My recommendation to this mom? Relax! Your daughter is only in second grade and has a long time to figure out how to manage her time to get everything done. Let her dawdle and doodle, and let her get a C or an F on the assignment. You can be sure that learning is taking place and, after all, isn’t that what school is for? Instead of standing over her shoulder, you will be free to… do what you like, including having the resources to be happy, friendly and available for your children if they happen to experience disappointment as they learn.

8 thoughts on “Homework Hell-p

  1. This is helpful, but what if you have a special needs child (also in second grade) who has problems organizing her work, getting focused on the task at hand and basically a real hard time learning the concepts expected in the homework (all due to the child’s particular medical condition)? Would the guidance be the same? Thank you!

  2. Hi,

    I understand how frustrating it can be when children have special needs which makes an already difficult situation (homework) even more challenging.

    However, the same approach will work with a bit of tweaking. The most important thing is this – Observe. Observe your child when they are at their best, when they are feeling confident, when they are tackling a challenge. Watch what skills, strengths, abilities, insights they may have that can be overlooked. Learn from your child before you try to teach. Then…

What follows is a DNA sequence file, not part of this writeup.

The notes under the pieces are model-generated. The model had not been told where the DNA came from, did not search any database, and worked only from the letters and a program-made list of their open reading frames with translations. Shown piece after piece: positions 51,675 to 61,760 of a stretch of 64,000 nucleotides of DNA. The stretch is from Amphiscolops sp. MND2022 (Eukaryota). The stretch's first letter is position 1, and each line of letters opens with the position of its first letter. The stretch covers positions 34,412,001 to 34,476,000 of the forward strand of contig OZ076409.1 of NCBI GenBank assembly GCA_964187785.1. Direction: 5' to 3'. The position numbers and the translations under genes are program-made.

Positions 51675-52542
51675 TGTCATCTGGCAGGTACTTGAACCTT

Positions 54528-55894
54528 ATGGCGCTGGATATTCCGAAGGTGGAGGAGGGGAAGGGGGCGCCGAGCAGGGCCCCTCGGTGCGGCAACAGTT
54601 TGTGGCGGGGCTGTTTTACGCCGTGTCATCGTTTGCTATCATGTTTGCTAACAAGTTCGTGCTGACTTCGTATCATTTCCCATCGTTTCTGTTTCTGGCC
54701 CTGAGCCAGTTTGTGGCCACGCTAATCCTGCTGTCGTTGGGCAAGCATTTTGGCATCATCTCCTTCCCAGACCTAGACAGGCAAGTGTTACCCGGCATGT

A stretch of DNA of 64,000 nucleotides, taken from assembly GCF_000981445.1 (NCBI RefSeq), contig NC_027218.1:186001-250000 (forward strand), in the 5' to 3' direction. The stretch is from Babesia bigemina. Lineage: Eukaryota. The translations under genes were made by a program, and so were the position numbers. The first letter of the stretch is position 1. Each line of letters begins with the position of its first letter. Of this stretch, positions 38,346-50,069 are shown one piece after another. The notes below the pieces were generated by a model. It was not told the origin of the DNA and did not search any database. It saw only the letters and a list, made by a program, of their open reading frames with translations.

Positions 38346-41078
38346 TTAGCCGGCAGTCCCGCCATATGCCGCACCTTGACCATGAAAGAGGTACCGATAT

1. Keep in mind your child’s unique abilities and how these abilities will assist the child in this situation.
    2. List their strengths so that you put together a system that draws on these strengths.
    3. Set realistic goals for yourself and teach your child how to set goals for herself.
    4. You mentioned 3 things – organization, focus, concept learning. Break each one of these down and begin to teach her about them outside of the homework environment. How does she organize? When does she organize, what does she organize, how long can she organize before she gets frustrated, etc. This is your starting point. The same is true with focus on conceptual learning.
    5. Go slow. If you are familiar with the Road Map concept in the program, use this to help you plot a course, identify and acknowledge progress and improvement; set milestones for celebration and create new Road Maps as your child progresses through her academic career.

    Be Well,
    Vicki

  3. I think I have the opposite problem. I don’t want to be the homework police and certainly don’t even know how to do today’s math so I leave my 10 year old alone with it. And it seems like the constant message from her teacher is that she has trouble turning in her homework, she doesn’t finish it, its done halfway. The teacher has consequences like staying in for recess, but guess what – my daughter told me likes to stay in for recess! I think she likes the one on one attention. So I am wondering how does she learn to do her very best and try harder to succeed instead of just being okay. Always barely meeting the standards. How do I teach her that working hard brings real rewards? and that she should try her best in all that she does without nagging and criticizing because we know that doesn’t work!